Sens. Lindsey Graham, Bill Cassidy, Dean Heller and Ron Johnson on Wednesday released an Obamacare repeal bill, framing it as the last, best hope to fulfill the GOP’s promise to undo the health law.
“There’s a lot of fight left in the Republican Party” on repeal, Graham said.
The bill faces long odds: Even some of its GOP backers say it would be almost impossible to get a massive rewrite of the health care system through the Senate within 17 days, or before the expiration of fast-track procedural powers Republicans hope to use to bypass the threat of a Democratic filibuster.
President Donald Trump praised the lawmakers for continuing to work on Obamacare repeal, citing the “complete nightmare” the law is for Americans. But he didn’t indicate whether he would press lawmakers to support the measure. “I sincerely hope that Senators Graham and Cassidy have found a way to address the Obamacare crisis,” he said in a statement.
Graham called on Trump, Vice President Mike Pence and Senate GOP leaders to help them gather 50 votes. Majority Leader Mitch McConnell, who brought up several repeal measures in July only to see all of them fail, has said he’d bring up any Obamacare repeal bill that has enough Republican support. McConnell on Tuesday refused to choose between the repeal bill or a bipartisan measure being drafted by GOP Sen. Lamar Alexander and Democratic Sen. Patty Murray.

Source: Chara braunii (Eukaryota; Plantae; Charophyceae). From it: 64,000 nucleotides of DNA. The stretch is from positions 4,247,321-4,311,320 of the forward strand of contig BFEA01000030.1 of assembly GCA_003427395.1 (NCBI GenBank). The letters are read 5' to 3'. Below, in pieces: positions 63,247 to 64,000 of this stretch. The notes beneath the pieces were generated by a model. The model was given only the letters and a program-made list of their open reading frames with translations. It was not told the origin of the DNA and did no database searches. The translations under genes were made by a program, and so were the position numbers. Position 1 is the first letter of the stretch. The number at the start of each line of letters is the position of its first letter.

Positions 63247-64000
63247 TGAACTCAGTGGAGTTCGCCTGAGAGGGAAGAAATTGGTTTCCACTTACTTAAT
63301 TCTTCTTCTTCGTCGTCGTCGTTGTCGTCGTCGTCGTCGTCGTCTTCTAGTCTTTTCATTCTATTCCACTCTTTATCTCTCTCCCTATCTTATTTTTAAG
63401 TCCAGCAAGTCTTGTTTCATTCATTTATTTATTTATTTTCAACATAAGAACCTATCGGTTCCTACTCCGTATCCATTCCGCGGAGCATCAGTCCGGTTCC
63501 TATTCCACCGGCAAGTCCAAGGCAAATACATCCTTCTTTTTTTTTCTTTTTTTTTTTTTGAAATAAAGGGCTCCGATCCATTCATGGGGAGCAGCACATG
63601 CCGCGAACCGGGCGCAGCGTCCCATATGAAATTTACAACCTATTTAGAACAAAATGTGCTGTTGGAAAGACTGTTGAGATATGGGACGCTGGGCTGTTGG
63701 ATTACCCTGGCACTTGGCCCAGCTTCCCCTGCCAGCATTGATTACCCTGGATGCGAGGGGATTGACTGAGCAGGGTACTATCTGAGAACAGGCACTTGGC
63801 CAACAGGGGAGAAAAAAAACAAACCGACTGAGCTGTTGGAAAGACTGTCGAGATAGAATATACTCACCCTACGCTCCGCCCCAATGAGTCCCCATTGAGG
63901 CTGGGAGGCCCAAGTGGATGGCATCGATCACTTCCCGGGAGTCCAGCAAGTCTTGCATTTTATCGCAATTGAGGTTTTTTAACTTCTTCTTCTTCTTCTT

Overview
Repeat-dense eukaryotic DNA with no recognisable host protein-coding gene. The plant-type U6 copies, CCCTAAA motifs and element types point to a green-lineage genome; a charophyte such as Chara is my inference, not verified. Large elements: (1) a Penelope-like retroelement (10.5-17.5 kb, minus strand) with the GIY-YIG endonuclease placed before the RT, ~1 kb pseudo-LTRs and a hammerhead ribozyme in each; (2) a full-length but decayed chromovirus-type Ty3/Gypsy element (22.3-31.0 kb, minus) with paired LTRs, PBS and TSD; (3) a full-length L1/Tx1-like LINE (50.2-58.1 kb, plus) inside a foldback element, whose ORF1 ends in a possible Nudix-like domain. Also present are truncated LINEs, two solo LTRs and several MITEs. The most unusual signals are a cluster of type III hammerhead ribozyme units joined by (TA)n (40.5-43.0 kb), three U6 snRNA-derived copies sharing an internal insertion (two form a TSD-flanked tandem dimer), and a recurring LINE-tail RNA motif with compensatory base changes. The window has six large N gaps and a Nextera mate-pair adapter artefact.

Graham said Trump, Pence and McConnell should put all of their effort into lobbying Republican lawmakers to back the bill.
“The idea that the Republican Party has done its best to repeal and replace Obamacare is a joke,” the South Carolina Republican said.
The $1.2 trillion bill, H.R. 1628 (115), which has been at the CBO for about one week, according to the senators, would provide states with block grants instead of Obamacare’s tax credits, Medicaid expansion and cost-sharing payments. It would also repeal Obamacare’s individual and employer mandates and the medical device tax.
In general, Republicans favor giving the states a “block grant” of funding to create their own health care systems. The repeal bill attempts to equalize health care spending by the federal government to states.
Some states, particularly high-cost places such as Massachusetts, are bound to be worse off under the measure than less expensive parts of the country.
It’s unclear if the CBO would even have time to score the bill before the end of the month. It would also have to go before the Senate parliamentarian to ensure that it complies with the rules of the expedited procedure, called reconciliation.
In addition, some conservatives have been cool to the legislation because it keeps many Obamacare taxes and doesn’t do enough to undo the law. The message from the bill’s authors on Wednesday was that they had to do something.
“This is our last shot,” Johnson said. “I will never let perfect be the enemy of good. … This is far better than Obamacare.”
Johnson said he would hold a hearing on the plan by Sept. 30 in the Senate Homeland Security and Governmental Affairs Committee that he leads if the HELP and Finance committees that share jurisdiction over health issues don’t.
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